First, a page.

If goaltending is hard to predict, defence is hard to define. Is it having the puck more, allowing fewer shots, allowing lower quality of shots, exiting the zone quickly, controlling the puck in the offensive zone more, or just not being the guy in the highlight video looking stupid when the puck goes in?

Yes is my answer, it’s all of those things.

Who has the puck more? (CF%) Leafs at 54%, Lightning at 52%

Who allows fewer shots? (CA/60) Lightning at 51.6, Leafs at 51.7

Who allows the lower quality of shots? (since the CA is equal, we can just use xGA/60) Leafs at 2.25, Lightning at 2.33

Who exits the zone better? I’m going to take the easy way out and say that’s embedded in the CF%. It’s also got a lot of forward behaviour in it, so is only defensive-ish in the same way defencemen are often offence-ish.

Who controls the puck offensively the best? (CF/60) Leafs at 61.9, Lightning at 55.3

Who has the better overall defensive corps at execution?

RelTMxGA/60
Evolving Hockey
RelTMxGA/60
Evolving Hockey

So what is this? Evolving Hockey does a Rel TM version of their standard on-ice stats. This is not nearly as sophisticated as looking up everyone’s RAPM or GAR numbers, but it shows who is, relative to the strength of their linemates, experiencing the good and bad Expected Goals Against numbers.

This is not adjusted for all usage, that’s something else entirely, and remember that negative numbers are good here. So Mark Giordano (that’s just his minutes on the Leafs) is getting very gentle third-pair easytime minutes and looks like a star.

You pick. Do you want your worst defenceman playing big minutes because of all the rest he does, or do you want a group of guys producing okay, but not spectacular results? Does Giordano make up for Rielly, and the rest all amount to meh, not bad? Is Victor Hedman really a bit Leaf-like in his just okay defensive results this year?

I don’t think either team has the best defence corps, nor a bad one. I think they come by their very similar defensive numbers honestly, and neither team is built to defend their way to wins. Tampa just gets that rep because of their goalie.

Offence

I think this contest is no contest, but I’ll run the numbers. Here’s a hint, though: do you want the guy who scored 60 this year, or the one who did it a decade ago?

The Leafs xGF/60 is 2.88, third in the NHL, and the Lightning are ninth with 2.62. That seems like a small difference, but it’s the difference between domination of the Expected Goals % and merely being good.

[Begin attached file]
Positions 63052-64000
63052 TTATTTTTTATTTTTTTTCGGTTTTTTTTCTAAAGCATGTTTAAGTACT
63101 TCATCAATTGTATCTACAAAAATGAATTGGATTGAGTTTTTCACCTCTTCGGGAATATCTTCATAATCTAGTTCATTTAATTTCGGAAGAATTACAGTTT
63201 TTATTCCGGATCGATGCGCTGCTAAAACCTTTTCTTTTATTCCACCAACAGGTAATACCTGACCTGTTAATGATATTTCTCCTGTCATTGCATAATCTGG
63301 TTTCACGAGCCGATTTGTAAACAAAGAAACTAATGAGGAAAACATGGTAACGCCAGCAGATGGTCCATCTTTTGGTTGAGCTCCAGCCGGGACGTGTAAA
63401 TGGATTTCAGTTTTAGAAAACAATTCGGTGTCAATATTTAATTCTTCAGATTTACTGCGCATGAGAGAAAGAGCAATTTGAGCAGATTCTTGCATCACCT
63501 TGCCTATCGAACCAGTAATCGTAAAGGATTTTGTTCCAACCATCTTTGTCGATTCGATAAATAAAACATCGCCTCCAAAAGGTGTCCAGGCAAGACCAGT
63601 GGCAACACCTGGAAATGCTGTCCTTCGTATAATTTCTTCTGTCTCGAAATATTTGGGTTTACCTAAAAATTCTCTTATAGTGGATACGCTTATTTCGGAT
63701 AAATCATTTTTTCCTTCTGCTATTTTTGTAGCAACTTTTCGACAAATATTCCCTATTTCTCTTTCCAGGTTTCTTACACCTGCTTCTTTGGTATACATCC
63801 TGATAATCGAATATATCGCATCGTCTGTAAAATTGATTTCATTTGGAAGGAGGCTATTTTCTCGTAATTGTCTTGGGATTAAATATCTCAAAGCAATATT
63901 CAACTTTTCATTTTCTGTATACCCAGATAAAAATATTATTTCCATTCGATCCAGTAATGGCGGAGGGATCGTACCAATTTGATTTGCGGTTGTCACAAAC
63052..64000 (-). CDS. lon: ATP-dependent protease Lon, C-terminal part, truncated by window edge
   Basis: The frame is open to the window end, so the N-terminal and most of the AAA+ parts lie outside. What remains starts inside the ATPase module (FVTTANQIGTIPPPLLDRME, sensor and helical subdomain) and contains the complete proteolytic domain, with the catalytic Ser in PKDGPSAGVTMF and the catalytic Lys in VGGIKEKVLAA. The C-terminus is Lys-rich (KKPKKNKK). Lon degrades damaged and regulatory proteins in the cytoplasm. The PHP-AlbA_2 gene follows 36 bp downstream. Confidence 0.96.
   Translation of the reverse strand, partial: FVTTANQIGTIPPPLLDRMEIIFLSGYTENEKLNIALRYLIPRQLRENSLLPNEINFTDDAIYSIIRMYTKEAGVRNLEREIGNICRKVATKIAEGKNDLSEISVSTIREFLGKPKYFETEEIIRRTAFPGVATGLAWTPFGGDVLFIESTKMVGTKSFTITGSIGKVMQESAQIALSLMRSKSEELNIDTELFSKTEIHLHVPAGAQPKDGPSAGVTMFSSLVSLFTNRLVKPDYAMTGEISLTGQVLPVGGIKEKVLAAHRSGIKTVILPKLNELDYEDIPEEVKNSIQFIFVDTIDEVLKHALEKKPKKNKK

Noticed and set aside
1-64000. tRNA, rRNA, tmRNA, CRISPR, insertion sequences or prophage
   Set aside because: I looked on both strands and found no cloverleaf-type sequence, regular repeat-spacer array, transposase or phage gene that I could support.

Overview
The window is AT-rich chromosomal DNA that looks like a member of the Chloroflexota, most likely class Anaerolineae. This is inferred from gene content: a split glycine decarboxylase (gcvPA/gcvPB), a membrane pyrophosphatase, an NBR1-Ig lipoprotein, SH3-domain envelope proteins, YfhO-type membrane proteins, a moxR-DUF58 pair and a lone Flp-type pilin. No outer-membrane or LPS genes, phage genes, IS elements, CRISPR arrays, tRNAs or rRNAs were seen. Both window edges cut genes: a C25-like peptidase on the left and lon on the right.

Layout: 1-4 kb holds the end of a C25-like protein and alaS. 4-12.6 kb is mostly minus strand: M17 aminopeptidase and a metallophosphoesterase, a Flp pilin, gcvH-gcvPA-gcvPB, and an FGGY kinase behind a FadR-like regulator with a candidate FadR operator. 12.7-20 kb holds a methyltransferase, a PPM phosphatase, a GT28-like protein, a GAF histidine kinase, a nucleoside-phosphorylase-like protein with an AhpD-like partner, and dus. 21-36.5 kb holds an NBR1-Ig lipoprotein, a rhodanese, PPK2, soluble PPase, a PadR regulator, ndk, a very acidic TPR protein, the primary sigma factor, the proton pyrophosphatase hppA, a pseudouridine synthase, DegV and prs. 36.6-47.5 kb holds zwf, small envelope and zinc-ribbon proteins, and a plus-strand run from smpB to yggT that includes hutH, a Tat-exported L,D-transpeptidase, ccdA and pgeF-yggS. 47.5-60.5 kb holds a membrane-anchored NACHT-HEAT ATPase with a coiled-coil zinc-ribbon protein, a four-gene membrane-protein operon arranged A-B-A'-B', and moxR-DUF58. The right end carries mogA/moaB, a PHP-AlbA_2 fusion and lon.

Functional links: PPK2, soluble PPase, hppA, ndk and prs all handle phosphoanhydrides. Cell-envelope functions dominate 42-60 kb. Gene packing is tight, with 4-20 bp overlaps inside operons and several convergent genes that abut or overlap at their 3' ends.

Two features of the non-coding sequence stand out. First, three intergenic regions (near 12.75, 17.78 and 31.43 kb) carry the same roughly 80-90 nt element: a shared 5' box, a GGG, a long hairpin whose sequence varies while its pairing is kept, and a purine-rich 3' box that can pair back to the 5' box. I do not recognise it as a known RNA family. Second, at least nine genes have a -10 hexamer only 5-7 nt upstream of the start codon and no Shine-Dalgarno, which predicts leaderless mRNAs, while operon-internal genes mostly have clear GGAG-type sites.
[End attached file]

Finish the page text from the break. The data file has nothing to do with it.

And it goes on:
Tampa’s highest individual Expected Goals producer is Ross Colton and their second guy is Corey Perry. That might make you fear their fourth line — and you have to watch those guys — but the Leafs have five top nine forwards ahead of the Lightning’s best forward, Brayden Point.

I think it’s valid to say the middle six of the Lightning can score more goals than the Leafs’ nullification third line, but they aren’t necessarily contributing more to game outcomes. The Lightning, even Point plus Kucherov, are not in the same class as a line built around Auston Matthews, though. That’s just how it is. Ironically (or not, depending on how things go) the only line in the NHL that touches the Matthews line is centred by old man Patrice Bergeron.

The Leafs just are better than the Lightning at offence. I don’t think there’s a valid argument that says different.

Special Teams

The Leafs have the best PP and PK. Again, like with their general offence, the Lightning are very good. They’re a top 10 team in everything. The biggest difference is penalties called and drawn. The Lightning are second in the NHL in time on the power play with 415 minutes, and the Leafs are 29th with 348. The Lightning are eighth in the NHL shorthanded with 410 minutes and the Leafs are 12th with 381.

If that holds, and there’s no reason to think it won’t, the Leafs will get a lot less time to use their much better power play. The Lightning can easily make up for their less that great PK with a great goalie. I think this is not where you differentiate the shades of blue.

Conclusion

So that’s us vs them. Their goalie, our offence, their playoff experience, our superstar hot like burning top line. It shouldn’t be easy to snatch that Cup from Steven Stamkos hands. This is supposed to be the hardest thing this team has ever done, and it will be.

Win or lose, the Leafs are not in the wrong fight, they’re punching right in their weight class.

Go Leafs Go, and may fortune favour the right shade of blue.